Two retired state court judges, both members of the Elected Officials Retirement Plan (“EORP”), a defined benefit retirement plan for judges and other elected officials that is funded, in part, by employer and employee contributions, hired a law firm to pursue claims for declaratory and injunctive relief arising out of the legislature’s cap on employer contributions to the EORP. The judges entered a contingent fee agreement that limited attorney recovery to the fees available and awarded under any applicable fee shifting statute.
After Plaintiffs were successful in their suit, they were awarded attorney fees under A.R.S. § 12-341.01, which courts have held allows for fees if the successful party has a “genuine financial obligation” to compensate an attorney. The State appealed, arguing that Plaintiffs did not qualify for an award of attorney fees under A.R.S. § 12-341.01.
The Arizona Court of Appeals affirmed the superior court’s fee award based on the plain language and motivation behind A.R.S. § 12-341.01. The statute allows the court to award reasonable attorney fees to a successful party in a contract when the successful party shows (1) there was an attorney-client relationship and (2) there was an assumed genuine financial obligation to compensate the attorney. The Court held that the conditional nature of the agreement between the plaintiffs and the law firm does not diminish the plaintiffs’ payment obligation, noting that to decide otherwise would go against the motivation of the statute – to mitigate costs of litigation and provide assistance for indigent plaintiffs.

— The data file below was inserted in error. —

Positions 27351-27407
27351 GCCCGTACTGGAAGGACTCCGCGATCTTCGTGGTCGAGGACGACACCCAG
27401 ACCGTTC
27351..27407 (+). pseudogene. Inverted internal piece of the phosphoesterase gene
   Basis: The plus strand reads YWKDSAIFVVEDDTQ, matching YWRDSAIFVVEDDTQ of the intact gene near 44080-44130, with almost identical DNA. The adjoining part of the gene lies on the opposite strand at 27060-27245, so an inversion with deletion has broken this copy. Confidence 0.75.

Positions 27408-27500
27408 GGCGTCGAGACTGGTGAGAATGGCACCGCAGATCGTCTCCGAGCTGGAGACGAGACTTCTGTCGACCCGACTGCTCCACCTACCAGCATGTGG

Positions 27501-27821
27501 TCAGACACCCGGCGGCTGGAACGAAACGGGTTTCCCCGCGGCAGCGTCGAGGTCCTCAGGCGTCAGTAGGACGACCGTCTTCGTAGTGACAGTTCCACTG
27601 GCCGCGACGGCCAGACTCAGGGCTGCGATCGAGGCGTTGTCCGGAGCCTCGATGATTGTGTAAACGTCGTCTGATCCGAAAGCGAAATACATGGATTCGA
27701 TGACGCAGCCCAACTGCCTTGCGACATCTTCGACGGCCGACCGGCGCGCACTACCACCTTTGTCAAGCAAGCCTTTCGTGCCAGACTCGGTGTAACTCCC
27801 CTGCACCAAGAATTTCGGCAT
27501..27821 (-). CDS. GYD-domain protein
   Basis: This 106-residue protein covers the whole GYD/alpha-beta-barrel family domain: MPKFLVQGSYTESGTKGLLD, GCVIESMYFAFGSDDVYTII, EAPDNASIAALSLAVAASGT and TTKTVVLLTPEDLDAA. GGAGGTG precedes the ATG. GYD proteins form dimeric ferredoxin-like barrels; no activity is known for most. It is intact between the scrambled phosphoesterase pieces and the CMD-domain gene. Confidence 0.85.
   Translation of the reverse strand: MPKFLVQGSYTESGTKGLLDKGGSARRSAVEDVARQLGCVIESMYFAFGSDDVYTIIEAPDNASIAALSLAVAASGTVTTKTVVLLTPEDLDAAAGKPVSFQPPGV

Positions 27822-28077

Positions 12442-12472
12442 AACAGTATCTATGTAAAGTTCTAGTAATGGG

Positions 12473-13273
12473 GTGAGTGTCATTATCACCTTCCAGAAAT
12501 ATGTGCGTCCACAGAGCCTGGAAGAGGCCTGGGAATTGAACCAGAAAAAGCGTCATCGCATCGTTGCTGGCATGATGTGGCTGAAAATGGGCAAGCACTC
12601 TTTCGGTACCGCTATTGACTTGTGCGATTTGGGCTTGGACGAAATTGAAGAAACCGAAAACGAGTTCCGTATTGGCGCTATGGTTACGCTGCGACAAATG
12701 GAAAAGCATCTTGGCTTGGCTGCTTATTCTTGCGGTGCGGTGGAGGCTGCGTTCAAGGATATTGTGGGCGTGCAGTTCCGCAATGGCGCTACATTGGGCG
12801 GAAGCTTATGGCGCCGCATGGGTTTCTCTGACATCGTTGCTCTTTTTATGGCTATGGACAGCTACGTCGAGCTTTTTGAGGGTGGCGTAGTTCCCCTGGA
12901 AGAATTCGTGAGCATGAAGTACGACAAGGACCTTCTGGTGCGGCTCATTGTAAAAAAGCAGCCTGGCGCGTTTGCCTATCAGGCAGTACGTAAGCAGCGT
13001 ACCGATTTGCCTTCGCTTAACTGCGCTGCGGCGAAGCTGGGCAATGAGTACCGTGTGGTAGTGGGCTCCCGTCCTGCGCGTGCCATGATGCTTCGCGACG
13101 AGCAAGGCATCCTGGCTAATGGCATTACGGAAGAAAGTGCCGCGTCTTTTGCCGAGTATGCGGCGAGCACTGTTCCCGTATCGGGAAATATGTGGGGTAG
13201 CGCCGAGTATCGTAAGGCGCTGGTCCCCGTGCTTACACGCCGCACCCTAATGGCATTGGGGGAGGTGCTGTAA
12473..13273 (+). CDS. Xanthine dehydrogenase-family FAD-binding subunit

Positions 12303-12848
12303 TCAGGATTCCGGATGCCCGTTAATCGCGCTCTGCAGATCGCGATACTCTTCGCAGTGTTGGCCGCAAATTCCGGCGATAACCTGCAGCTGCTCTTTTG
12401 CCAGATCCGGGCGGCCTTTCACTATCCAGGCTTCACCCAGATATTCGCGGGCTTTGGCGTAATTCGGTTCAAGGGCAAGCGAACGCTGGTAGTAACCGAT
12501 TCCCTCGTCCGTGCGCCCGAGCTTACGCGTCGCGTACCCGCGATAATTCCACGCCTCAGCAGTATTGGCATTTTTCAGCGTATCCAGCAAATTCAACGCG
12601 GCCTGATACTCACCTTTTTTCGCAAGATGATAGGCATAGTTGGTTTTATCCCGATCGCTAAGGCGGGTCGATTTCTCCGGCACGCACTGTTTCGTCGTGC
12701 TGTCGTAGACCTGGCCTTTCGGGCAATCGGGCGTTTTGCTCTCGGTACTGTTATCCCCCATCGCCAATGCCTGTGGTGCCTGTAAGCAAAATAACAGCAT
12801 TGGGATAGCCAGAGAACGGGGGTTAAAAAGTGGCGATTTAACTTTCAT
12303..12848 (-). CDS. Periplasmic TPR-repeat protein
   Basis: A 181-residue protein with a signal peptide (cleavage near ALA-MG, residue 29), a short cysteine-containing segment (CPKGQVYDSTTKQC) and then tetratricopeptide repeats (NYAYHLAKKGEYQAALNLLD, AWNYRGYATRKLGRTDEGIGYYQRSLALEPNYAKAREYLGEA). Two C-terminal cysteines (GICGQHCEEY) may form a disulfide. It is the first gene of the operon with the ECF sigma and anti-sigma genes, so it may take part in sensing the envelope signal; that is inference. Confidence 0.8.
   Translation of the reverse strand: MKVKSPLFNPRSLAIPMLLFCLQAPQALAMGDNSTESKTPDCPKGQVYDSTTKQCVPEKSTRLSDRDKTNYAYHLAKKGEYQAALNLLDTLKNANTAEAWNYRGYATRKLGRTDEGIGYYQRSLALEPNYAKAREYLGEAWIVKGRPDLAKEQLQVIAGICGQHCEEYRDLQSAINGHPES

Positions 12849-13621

The mother of an infant who suffocated and died at a daycare center sued the State of Arizona, alleging a state inspector was grossly negligent in directing the daycare that Boppy pillows were only to be used on the floor during “tummy time.” Her infant subsequently suffocated and died when left unattended on a Boppy pillow during “tummy time.” The superior court granted the State’s motion to dismiss for failure to state a claim and the plaintiff appealed.
The Arizona Court of Appeals vacated the dismissal of the plaintiff’s first and second claims, which allege gross negligence and respondeat superior liability, on the basis of a finding of duty. Unpersuaded by the State’s argument that daycare investigators are akin to law enforcement officers whose duty is to the general public, not an individual, the Court noted that even police officers have a duty to act reasonably when they endeavor to provide specific protection to a particular person. SeeHogue v. City of Phoenix, 240 Ariz. 277, 280-81 (App. 2016) (quoting Austin v. City of Scottsdale, 140 Ariz. 579, 581-82 (1984); see also Hutcherson v. City of Phoenix, 192 Ariz. 51, 55-56 (1998) (by creating 911 system, city accepted duty to reasonably respond to emergency calls).
Therefore, when the inspector ordered the daycare to correct their protocol on using pillows, the inspector provided specific directions to particular people and created a special relationship that effectively opened the door for the plaintiff’s gross negligence claim.